The practice of opera singing in Italy


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Inscribed in 2023 (18.COM) on the Representative List of the Intangible Cultural Heritage of Humanity

© Comitato per la Salvaguarda dell'Arte del Canto Lirico Italiano, 2022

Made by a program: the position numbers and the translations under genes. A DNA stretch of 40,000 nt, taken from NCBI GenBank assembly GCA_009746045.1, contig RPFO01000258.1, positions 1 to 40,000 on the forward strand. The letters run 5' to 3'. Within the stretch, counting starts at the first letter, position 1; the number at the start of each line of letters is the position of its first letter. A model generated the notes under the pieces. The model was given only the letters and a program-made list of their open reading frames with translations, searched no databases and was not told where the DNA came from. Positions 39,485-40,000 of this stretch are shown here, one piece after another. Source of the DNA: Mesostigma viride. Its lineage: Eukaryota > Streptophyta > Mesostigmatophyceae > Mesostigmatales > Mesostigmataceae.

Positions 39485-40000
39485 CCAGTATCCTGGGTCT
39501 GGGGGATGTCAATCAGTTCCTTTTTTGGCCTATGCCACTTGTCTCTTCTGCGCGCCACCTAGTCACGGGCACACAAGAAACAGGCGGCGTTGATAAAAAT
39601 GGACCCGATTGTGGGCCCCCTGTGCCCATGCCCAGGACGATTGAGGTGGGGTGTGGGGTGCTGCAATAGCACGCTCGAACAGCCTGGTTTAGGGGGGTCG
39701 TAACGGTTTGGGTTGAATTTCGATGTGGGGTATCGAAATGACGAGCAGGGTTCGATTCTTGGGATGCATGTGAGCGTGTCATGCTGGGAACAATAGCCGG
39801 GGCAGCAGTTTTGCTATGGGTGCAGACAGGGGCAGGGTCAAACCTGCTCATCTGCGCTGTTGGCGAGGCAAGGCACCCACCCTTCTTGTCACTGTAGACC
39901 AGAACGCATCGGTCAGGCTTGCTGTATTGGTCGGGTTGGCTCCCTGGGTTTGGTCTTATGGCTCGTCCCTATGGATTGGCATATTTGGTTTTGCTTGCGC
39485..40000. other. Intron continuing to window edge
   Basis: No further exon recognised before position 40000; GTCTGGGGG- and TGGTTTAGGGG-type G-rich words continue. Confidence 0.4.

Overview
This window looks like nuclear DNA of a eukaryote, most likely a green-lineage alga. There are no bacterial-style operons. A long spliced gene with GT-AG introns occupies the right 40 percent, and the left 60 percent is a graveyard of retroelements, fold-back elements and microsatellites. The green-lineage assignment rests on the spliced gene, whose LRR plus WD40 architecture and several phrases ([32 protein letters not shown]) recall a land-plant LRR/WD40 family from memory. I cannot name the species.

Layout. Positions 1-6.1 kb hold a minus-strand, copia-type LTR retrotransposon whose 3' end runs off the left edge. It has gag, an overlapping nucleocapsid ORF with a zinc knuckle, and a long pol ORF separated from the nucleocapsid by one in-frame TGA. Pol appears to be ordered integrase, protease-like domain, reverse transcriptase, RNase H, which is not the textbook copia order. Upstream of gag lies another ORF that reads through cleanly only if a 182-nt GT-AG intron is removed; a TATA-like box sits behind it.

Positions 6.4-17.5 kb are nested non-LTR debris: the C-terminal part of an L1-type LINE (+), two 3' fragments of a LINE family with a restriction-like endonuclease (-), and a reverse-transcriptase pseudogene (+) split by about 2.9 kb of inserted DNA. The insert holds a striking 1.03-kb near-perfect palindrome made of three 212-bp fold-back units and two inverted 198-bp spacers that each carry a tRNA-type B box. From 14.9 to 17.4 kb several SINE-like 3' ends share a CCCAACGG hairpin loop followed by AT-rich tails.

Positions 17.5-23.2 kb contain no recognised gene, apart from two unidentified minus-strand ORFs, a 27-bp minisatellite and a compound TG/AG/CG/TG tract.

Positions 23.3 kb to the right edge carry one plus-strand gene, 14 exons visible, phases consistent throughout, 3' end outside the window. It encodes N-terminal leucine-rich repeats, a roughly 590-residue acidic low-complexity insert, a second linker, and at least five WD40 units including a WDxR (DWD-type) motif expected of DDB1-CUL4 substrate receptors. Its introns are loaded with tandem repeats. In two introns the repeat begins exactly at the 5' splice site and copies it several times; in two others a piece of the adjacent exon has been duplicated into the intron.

Italian opera singing is a physiologically controlled way of singing that enhances the carrying power of the voice in acoustic spaces such as auditoriums, amphitheatres, arenas and churches. Performed by people of all genders, it is associated with specific facial expressions and body gestures and involves a combination of music, drama, acting and staging. Singers are identified by vocal range and colour and divided into several registers (tenor, baritone, bass, soprano, mezzo-soprano and alto). The knowledge and skills related to Italian opera singing are transmitted orally between a maestro and pupil, through vocal exercises and the gradual introduction of different musical repertoires and styles. Performances in recitals, singing schools and workshops also contribute to the transmission of the practice, as well as formal education in conservatories and academies. Furthermore, the beginning of an opera season often coincides with local festivities and ceremonies. The practice promotes collective cohesion and sociocultural memory, and is closely linked with other cultural elements, such as acoustic places and poetry. It is also dependent on other professions such as stage and light design, costume tailoring, scenography and makeup. A means of free expression and intergenerational dialogue, its cultural value is recognized at national and international levels.